In previous sections the concept of context switch has been differentiated from that of process switch, and it has been remarked that performing an OS service, while usually requiring a context switch, not always makes a process switch necessary, depending on the scheduling policy adopted by the OS.
A different way to regard the same issue consists in differentiating between two independent attributes involved by the concept of process, namely:
The former refers to the fact that the management of a process involves, on the OS side, the ``investing'' of resources in terms of allocated main memory, OS table update, availability of I/O streams and devices.
The latter points at the process as being the execution of a program, which may be interleaved with that of other processes in a multiprogramming environment, and involves the management of process states, priority, queues, etc.
Now it should be noted that, even if in traditional operating systems the above attributes uniquely coexist within one process, nothing in the above forbids considering a collection of programs, all sharing resources, as a unit of dispatching. The recognition of the independence of these two aspects has lead to the invention of threads or lightweight processes.
Though the relatively recent concept of thread has found different implementation in various operating system, the most common one in an arrangement in which multiple threads coexist within one process. In this case threads can be easily visualized as as parallel traces of the same process independently executed (think of something like having multiple program counters on the same instruction list - that of the process). This approach has been implemented in OS/2, Sun OS, Lynx and, most notably, Mach.
In Lynx, a real-time, Posix abiding OS, processes are implemented in much the same way as is usual in UNIX family: each process is allowed an address space in (virtual) memory which is protected from other processes' interference, the kernel executes mostly in the user process context and keeps in the user area of a process all the process-related information that is needed only when the process is running - most notably the kernel stack. However there are two major differences with other ``traditional'' unices (e.g BSD, System V, Ultrix, USD, etc.): Lynx is a real-time operating system and allows for the spawning of ``parallel threads'', or pthreads, within a process (because this is about the only way to be real-time for real).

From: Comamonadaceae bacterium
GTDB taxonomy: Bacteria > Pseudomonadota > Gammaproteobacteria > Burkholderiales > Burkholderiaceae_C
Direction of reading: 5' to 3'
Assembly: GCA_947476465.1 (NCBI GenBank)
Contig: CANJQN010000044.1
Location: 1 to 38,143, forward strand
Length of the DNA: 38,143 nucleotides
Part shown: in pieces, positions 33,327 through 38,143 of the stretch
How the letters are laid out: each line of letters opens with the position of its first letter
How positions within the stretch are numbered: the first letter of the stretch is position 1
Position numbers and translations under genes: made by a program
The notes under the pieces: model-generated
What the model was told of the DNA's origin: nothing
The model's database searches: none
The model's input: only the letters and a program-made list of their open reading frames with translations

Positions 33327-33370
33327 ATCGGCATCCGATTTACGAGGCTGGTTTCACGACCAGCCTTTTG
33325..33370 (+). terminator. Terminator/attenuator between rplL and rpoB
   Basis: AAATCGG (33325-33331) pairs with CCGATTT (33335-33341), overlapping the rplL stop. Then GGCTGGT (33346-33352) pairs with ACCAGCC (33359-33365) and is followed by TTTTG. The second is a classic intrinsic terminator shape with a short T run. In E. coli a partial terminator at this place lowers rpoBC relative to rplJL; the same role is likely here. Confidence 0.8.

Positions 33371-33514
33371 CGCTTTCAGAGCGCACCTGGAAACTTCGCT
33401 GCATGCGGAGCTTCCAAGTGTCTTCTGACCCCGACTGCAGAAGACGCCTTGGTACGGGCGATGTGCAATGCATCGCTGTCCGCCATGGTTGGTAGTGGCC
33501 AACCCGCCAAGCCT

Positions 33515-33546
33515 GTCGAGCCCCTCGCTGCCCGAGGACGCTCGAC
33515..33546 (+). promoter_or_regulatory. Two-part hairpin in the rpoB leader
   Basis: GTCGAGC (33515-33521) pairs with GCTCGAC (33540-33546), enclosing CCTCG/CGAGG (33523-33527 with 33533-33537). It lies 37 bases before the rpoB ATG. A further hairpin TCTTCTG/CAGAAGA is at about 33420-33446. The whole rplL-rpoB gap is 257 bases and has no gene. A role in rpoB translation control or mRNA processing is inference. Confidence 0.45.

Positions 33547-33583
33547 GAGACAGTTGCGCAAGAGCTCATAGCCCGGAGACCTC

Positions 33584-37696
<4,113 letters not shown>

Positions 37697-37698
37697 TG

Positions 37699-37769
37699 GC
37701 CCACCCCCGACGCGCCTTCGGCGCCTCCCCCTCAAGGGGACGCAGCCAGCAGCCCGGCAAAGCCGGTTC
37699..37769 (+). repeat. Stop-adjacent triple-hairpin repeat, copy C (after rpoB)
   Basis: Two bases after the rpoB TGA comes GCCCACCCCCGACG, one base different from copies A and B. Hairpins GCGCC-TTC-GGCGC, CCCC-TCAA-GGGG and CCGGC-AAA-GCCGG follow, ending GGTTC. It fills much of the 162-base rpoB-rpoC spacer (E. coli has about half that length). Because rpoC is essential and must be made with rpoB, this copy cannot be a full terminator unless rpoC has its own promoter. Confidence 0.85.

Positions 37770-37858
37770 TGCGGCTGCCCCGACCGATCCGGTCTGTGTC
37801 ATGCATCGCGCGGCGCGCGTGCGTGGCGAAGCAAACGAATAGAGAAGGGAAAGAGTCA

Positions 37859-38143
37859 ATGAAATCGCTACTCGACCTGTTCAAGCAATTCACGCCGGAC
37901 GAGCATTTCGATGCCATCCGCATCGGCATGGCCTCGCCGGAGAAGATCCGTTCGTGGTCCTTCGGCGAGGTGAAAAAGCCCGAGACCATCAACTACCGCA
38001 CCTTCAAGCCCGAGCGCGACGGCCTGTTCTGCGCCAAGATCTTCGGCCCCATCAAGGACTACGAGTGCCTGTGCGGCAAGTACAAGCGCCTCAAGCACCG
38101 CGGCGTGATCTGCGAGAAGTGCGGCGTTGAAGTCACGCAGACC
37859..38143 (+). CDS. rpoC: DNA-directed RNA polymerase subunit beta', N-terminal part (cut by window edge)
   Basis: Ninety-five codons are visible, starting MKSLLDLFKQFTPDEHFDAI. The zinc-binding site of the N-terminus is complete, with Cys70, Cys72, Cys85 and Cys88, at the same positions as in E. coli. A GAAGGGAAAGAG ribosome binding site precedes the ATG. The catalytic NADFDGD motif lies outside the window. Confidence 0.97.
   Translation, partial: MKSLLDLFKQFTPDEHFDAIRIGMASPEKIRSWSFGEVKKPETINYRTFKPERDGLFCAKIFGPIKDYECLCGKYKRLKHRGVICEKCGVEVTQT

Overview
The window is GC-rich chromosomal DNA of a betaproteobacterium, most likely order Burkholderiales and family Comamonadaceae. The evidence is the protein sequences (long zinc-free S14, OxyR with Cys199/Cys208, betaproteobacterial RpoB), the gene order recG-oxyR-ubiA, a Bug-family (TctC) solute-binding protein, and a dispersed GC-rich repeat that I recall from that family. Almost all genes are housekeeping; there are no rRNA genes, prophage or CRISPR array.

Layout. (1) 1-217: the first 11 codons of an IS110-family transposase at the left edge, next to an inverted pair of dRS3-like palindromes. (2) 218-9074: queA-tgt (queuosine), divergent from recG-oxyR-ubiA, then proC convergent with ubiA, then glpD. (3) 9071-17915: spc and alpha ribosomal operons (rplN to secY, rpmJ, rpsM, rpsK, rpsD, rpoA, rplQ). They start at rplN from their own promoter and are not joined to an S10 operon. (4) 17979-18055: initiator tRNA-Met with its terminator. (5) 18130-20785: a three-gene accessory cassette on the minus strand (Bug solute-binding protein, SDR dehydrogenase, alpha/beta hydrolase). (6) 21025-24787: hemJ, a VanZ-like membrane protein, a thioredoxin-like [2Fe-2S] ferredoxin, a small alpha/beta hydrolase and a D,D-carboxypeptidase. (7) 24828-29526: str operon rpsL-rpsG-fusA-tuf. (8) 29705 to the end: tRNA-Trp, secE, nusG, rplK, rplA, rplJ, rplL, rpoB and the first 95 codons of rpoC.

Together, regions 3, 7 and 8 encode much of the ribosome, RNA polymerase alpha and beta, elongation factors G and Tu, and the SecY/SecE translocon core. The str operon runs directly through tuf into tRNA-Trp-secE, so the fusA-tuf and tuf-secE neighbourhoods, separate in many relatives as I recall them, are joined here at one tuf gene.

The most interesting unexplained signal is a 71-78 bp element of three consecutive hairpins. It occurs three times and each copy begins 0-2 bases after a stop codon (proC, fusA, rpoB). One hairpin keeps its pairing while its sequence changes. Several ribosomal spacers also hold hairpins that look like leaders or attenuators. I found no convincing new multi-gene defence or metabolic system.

Real-time means essentially that the OS guarantees that it'll honor an interrupt request within a fixed response time, which is comparable to a context-switch delay. This is essential for most application involving automatic control, where a computer (really a controller program sitting on top of the OS) is put in a feedback loop between some machinery controlling a plant and devices sensing the plant's behaviour. An unpredictable response time for the controller makes the control design problem very difficult, if not altogether impossible. Yet traditional unices cannot be interrupted while executing in kernel mode (disabling the CPU's interrupt pins is about the first thing that both system calls and system utilities do when they gain control), and hence the interrupt response time can be as long as the execution time of the longest system routine. Lynx can be interrupted in kernel mode, instead, and also offers some quite sophisticated ``timer'' system calls for finely tuning the timing of the application's operations.
Since fast controller's are always welcome in control application (you can always slow them down if you want, while boosting a FIAT into a Ferrari is still the subject of basic research...), Lynx also offer pthreads, which allow a designer to nicely decompose the control application in parallel time-bound tasks (maybe operating at radically different time scales), without incurring in a process switch overhead, and with the bonus of fast inter-thread communication through a shared memory area. Each pthread has the following attributes:
Note that operations like suspension (i.e. swapping to disk) are still performed at the process level, and they affect all the pthreads within a process when they occur.
A very common application of threads outside real-time control is on the server side of client-server application over computer networks. In a typical scenario for these applications, a server program sits idle listening to a communication port, waiting for service requests from remote clients. When one arrives, according to how it's designed, it can: